Reenchantment Without Supernaturalism: A Process Philosophy of Religion

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Cornell University Press, 2001 - Philosophy - 426 pages

The process philosophy of Alfred North Whitehead and Charles Hartshorne has made many distinctive contributions to the philosophy of religion. David Ray Griffin now offers the first full-scale philosophy of religion written from this perspective, discussing such topics as the relationship between science and religion, the validity of religious experience, the nature and existence of God, religious pluralism, creation and evolution, and the problem of evil. Griffin's clear and comprehensive book also serves as a valuable introduction to process philosophy itself.In his vigorous defense of a worldview that is fully naturalistic and fully religious, Griffin shows not only how this position reconciles naturalism with freedom, genuine religious experience, and even life after death, but also how its naturalistic theism "reenchants" the world in the sense of providing cosmic support for moral values.Highly original and sometimes controversial, Griffin's book develops its stance in conversation with influential proponents of other philosophical positions, including William P. Alston, Jürgen Habermas, John Hick, Colin McGinn, Alvin Plantinga, Hilary Putnam, Willard Quine, Ninian Smart, Jeffrey Stout, and Bernard Williams.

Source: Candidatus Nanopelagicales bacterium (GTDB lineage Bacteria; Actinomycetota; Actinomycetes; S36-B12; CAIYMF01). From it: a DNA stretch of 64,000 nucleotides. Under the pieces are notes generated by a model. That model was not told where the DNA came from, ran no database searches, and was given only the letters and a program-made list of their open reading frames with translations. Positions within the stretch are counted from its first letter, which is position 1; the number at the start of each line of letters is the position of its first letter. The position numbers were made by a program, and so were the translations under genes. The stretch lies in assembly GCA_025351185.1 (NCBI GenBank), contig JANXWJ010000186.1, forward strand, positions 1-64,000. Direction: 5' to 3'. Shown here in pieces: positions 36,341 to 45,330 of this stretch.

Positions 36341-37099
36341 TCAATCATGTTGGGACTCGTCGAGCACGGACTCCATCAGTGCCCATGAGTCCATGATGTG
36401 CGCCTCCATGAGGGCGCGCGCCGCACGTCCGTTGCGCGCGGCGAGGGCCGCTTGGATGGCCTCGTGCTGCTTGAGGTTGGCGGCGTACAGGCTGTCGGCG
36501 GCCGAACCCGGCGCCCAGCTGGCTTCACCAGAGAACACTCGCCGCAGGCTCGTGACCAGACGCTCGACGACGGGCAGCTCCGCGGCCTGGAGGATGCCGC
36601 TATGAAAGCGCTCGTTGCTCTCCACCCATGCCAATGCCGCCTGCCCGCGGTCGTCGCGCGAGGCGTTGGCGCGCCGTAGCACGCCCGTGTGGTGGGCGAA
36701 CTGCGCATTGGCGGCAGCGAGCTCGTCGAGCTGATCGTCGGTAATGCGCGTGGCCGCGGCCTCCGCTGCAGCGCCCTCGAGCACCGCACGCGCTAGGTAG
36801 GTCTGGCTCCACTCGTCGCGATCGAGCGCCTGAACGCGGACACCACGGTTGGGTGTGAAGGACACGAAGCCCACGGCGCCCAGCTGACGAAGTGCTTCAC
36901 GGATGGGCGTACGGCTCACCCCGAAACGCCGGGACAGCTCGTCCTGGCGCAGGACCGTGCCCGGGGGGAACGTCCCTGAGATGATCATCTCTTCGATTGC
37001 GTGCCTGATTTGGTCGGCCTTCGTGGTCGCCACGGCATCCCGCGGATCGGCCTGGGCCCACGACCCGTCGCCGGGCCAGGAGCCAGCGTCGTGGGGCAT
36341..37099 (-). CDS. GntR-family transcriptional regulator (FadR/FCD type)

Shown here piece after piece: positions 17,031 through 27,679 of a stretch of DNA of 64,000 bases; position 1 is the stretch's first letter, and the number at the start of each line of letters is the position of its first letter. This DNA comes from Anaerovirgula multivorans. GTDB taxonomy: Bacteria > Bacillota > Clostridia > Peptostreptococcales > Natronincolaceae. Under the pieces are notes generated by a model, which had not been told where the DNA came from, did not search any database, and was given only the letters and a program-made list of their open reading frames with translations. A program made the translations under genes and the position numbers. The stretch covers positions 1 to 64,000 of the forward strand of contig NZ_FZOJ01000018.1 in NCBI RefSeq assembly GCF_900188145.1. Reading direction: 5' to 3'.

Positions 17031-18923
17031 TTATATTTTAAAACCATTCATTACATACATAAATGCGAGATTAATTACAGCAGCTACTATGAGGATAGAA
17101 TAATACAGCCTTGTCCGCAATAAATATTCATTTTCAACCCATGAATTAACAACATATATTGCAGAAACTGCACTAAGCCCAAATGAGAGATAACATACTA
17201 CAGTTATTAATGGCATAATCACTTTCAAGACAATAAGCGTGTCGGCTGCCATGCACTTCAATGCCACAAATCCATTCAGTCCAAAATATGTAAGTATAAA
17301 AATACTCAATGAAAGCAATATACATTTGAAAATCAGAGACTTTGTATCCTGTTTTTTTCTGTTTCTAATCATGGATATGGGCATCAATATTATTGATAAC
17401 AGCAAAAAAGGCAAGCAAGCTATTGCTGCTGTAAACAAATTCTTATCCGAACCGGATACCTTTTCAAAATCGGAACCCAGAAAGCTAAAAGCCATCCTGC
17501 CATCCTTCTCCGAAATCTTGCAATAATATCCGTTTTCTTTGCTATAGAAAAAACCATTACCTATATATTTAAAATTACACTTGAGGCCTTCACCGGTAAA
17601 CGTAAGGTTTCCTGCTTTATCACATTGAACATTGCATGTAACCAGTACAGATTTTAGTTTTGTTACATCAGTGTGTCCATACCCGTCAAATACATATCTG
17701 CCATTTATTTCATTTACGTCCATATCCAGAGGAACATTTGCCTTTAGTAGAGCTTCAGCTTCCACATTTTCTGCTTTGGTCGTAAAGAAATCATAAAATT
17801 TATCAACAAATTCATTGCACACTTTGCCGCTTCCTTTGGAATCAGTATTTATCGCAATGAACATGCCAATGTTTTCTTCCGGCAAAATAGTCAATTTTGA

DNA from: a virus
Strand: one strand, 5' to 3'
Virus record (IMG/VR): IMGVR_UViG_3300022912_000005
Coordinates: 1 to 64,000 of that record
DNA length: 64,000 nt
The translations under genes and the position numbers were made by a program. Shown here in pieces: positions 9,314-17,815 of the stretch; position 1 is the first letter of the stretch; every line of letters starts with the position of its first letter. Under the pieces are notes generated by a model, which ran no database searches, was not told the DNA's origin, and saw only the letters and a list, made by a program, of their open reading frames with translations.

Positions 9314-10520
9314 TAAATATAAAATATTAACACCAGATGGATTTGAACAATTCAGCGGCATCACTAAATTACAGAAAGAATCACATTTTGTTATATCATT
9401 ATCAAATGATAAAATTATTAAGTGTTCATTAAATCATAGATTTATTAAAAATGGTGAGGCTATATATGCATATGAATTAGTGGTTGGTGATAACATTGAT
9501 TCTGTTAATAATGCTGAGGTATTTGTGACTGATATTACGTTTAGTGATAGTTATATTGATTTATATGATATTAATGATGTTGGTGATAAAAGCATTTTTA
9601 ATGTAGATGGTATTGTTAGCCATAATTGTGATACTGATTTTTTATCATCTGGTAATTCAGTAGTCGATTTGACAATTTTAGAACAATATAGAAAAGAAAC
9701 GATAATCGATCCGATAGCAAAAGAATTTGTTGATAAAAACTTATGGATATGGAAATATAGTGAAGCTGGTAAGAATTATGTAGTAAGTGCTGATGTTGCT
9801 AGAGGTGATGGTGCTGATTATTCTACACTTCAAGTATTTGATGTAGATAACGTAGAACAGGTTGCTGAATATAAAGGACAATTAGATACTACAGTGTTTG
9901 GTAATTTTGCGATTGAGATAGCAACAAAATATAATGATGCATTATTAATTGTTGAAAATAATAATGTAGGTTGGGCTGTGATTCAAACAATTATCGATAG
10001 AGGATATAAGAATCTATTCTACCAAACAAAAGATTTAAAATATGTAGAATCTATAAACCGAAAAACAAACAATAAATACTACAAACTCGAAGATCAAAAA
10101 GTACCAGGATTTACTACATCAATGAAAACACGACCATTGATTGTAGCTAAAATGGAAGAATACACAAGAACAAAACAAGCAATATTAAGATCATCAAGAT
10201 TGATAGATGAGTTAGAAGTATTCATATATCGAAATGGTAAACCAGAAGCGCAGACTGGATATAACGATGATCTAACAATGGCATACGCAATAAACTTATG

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Religion Science and Naturalism
Perception and Religious Experience
Panexperientialism Freedom and the MindBody Relation
Naturalistic Dipolar Theism
Natural Theology Based on Naturalistic Theism
Evolution Evil and Eschatology
The Two Ultimates and the Religions
Religion Morality and Civilization
Religious Language and Truth
Religious Knowledge and Common Sense

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About the author (2001)

David Ray Griffin is Professor of Philosophy of Religion at Claremont School of Theology and Claremont Graduate University. Among his many books are Religion and Scientific Naturalism: Overcoming the Conflicts; Unsnarling the World-Knot: Consciousness, Freedom, and the Mind-Body Problem; and Evil Revisited: Responses and Reconsiderations.

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